Surrealism was an 360° artistic movement that involved not only painting but also literature sculpture and even film.
The Surrealists tried to overthrow the oppressive modern society by demolishing its backbone of rational thought. To do so, they attempted to tap into the “superior reality” of the subconscious mind.
Many of the tenets of Surrealism, including an emphasis on automatism, experimental uses of language, and found objects, had been present to some degree in the Dada movement that preceded it. However, the Surrealists systematized these strategies within the framework of psychologist Sigmund Freud’s theories on dreams and the subconscious mind.
Although Surrealism officially began with André Breton, a Dadaist that in 1924 wrote the “Surrealist manifesto”, it started as far back 1917, inspired by the oevres of Giorgio de Chirico who reproduced location with a hallucinatory quality.
Breton defined Surrealism as “psychic automatism in its pure state, by which one proposes to express — verbally, by means of the written word, or in any other manner — the actual functioning of thought”.
Influenced by Sigmund Freud’s ideas and in particular by “The Interpretation of Dreams” (1899), Breton experimented automatism in writing, creating words with no thought or planning.
Other painters like Miró and Masson followed also his example, beginning their version with pen and ink.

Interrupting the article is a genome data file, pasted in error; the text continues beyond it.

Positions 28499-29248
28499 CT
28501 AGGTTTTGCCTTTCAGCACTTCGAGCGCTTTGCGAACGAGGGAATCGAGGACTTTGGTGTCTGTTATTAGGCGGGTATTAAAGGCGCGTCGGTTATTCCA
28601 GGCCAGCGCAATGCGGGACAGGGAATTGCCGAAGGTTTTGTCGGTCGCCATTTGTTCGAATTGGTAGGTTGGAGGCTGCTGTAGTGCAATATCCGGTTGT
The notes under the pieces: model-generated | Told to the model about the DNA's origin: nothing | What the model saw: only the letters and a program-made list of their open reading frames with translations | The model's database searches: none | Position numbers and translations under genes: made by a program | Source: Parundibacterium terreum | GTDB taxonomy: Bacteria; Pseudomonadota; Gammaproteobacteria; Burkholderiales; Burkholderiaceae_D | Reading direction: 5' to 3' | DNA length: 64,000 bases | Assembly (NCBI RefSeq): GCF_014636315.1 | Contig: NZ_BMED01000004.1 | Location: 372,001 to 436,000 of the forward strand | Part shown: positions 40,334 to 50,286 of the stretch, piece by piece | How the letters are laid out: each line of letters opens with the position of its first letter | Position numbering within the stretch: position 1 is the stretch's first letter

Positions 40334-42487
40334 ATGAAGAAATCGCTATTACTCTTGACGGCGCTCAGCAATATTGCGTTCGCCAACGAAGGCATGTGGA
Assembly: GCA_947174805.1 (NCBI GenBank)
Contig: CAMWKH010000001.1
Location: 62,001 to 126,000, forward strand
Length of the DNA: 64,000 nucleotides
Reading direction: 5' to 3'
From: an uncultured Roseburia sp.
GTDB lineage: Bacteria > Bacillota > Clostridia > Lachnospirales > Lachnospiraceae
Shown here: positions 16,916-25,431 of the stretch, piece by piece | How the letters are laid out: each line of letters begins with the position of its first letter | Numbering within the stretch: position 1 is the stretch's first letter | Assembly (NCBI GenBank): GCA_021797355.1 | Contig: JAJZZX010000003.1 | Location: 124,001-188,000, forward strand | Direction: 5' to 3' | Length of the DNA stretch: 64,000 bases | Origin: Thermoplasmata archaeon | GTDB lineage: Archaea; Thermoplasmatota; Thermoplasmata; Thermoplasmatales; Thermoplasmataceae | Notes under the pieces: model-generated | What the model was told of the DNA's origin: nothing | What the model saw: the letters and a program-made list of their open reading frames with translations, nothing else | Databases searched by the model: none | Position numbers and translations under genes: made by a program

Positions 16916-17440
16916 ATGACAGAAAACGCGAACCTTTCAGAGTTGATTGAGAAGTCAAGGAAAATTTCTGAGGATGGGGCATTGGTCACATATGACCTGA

Miró adapted automatism to the first stage of creation in his paintings. He developed abstract coding as a personal Surrealist vocabulary which he repeated in his works. He was heavily influenced by outsider art, drawings by children and primitive art.
Among painters that joined the movement we should remember Yves Tanguym, Alberto Giacometti, Victor Brauner, Rene Magritte and Salvador Dalì that, as we saw on the previous article, joined in 1928.
A significant number of women were, also, involved despite their dismissal by many critics and a tendency by male Surrealists to sideline them.
Most famous were:
Meret Oppenheim that joined the Surrealists through Giacometti in 1932. Her most famous work is 1936’s “Object”.
Leonora Carrington, a young protege of Ernst who fell in. Among her oevres we should rember “Self portrait” (1937/1938)
American painter Dorothea Tanning, an illustrator inspired to Surrealism after having seen the Museum of Modern Art in New York. Works like 1943’s “Eine Kleine Nachtmusik” reveal the complexity of her visual concepts
Mexican painter Frida Kahlo was proclaimed a Surrealist by Breton but she refused this designation, despite her paintings show several similarities with Surrealist oevres.
As stated at the beginning Surrealism involved not only painting but also several other artistic areas such as photography and movies.
At the forefront of Photographic Surrealism there were Emmanuel Radnitsky, better known as Man Ray, Maurice Tabard and Dora Maar, tied up for a long time with Picasso. (Famous is “Portrait of Dora Maar”)
The first Surrealist film was “The Seashell and the Clergyman” from 1928, directed by Germaine Dulac but the most famous was “Un Chien Andalou” directed by Luis Buñuel’s (in collaboration with Salvador Dalì)
Dalí as we saw in the previous article collaborated also with Alfred Hitchcock in the movie “Spellbound” and with Walt Disney in “Destino”.
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